Ministry of Health Library Health Improvement and Innovation Digest

on 12 September

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Ministry of Health Library

Health Improvement and Innovation Digest

Issue 199 - 12 September 2019

Welcome to the fortnightly Health Improvement and Innovation Digest (formerly the HIIRC digest). The Digest has links to key evidence of interest, with access to new content arranged by topic.

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Have you heard about Grey Matter?

We'd like to introduce you to another newsletter that the Ministry of Health Library prepares.  The Grey Matter newsletter provides monthly access to a selection of recent NGO, Think Tank, and International Government reports related to health. Information is arranged by topic, allowing readers to quickly find their areas of interest.  If you'd like to subscribe to Grey Matter, email

Article access

For articles that aren't open access, contact your DHB library, or organisational or local library for assistance in accessing the full text. If your organisation has a subscription, you may be able to use the icon under full text links in PubMed to access the full article.


Health Equity (New Zealand)

The implications of different ethnicity categorisation methods for understanding outcomes and developing policy in New Zealand
Identifying with more than one ethnicity is becoming increasingly common in New Zealand. It is therefore important that the methods of categorising ethnicity used by government agencies and researchers effectively account for diverse ethnic identities. The aim of this research, published in Kōtuitui, was to assess the impact of using different methods of categorising ethnicity on understanding outcomes in New Zealand.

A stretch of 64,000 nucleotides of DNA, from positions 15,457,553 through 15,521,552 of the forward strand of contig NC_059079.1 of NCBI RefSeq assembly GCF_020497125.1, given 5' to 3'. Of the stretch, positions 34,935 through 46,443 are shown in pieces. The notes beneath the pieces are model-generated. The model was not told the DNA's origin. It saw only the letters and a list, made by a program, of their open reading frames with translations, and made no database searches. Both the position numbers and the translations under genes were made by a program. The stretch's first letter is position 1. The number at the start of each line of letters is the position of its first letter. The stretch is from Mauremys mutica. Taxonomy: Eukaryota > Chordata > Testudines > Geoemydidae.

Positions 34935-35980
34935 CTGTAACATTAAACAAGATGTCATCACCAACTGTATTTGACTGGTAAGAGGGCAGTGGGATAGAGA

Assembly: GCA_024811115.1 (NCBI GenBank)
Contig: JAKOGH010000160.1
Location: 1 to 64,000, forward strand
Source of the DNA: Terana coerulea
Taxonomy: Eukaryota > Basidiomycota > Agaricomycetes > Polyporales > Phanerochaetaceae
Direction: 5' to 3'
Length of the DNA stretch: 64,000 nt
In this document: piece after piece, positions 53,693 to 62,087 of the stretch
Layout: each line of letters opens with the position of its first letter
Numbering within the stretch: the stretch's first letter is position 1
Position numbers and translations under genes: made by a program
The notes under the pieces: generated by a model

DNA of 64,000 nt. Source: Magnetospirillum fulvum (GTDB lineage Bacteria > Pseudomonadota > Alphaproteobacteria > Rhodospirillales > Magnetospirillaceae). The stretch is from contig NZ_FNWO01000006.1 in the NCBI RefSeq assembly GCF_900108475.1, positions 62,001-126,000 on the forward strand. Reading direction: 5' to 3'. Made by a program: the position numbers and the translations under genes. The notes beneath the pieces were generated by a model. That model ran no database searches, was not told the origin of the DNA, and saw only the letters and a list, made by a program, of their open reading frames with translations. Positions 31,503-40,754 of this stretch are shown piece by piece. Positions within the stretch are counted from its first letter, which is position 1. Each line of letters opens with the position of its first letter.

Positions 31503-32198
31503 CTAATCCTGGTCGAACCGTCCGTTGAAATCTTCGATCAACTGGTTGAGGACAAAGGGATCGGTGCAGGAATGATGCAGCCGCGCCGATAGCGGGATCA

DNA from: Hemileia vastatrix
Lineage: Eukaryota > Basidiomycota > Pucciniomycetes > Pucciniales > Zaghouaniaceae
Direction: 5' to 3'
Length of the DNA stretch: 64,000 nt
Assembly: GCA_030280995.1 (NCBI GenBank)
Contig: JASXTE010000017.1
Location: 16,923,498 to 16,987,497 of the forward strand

Challenges and adjustments in maintaining health and well-being of older Asian immigrants in New Zealand: An integrative review
There is a paucity of health-related research on older Asian immigrants in New Zealand. The aim of this review, published in the Australasian Journal on Ageing, was to critically examine literature on the health and well-being of this population group.


Cancer Services (International)

Follow‐up strategies for patients treated for non‐metastatic colorectal cancer
It is common clinical practice to follow patients with colorectal cancer for several years following their curative surgery or adjuvant therapy, or both. Despite this widespread practice, there is considerable controversy about how often patients should be seen, what tests should be performed, and whether these varying strategies have any significant impact on patient outcomes. The objective of this Cochrane Review was to assess the effect of follow‐up programmes (follow‐up versus no follow‐up, follow‐up strategies of varying intensity, and follow‐up in different healthcare settings) on overall survival for patients with colorectal cancer treated with curative intent. Secondary objectives are to assess relapse‐free survival, salvage surgery, interval recurrences, quality of life, and the harms and costs of surveillance and investigations.

Economics of Multicomponent Interventions to Increase Breast, Cervical, and Colorectal Cancer Screening: A Community Guide Systematic Review
The Community Preventive Services Task Force recently recommended multicomponent interventions to increase breast, cervical, and colorectal cancer screening based on strong evidence of effectiveness. This systematic review, published in the American Journal of Preventive Medicine, examines the economic evidence to guide decisions on the implementation of these interventions.


Shorter Stays In Emergency Departments (International)

Effectiveness of the Manchester Triage System in time to treatment in the emergency department: a systematic review
The objective of this review, published in the JBI Database of Systematic Reviews and Implementation Reports, was to synthesize the best available evidence on the effectiveness of the Manchester Triage System on time to treatment for patients who visit the emergency department.


Cardiovascular Disease and Diabetes (International)

Behaviour change, weight loss and remission of Type 2 diabetes: a community‐based prospective cohort study
The aim of this study, published in Diabetic Medicine, was to quantify the association between behaviour change and weight loss after diagnosis of Type 2 diabetes, and the likelihood of remission of diabetes at 5‐year follow‐up.


Primary Health Care (New Zealand)

Patient expertise: Contested territory in the realm of long-term condition care
The aim of this study, published in Chronic Illness, was to describe the experience of people with multiple long-term conditions with particular reference to the notion of the ‘expert patient’ in the context of self-management.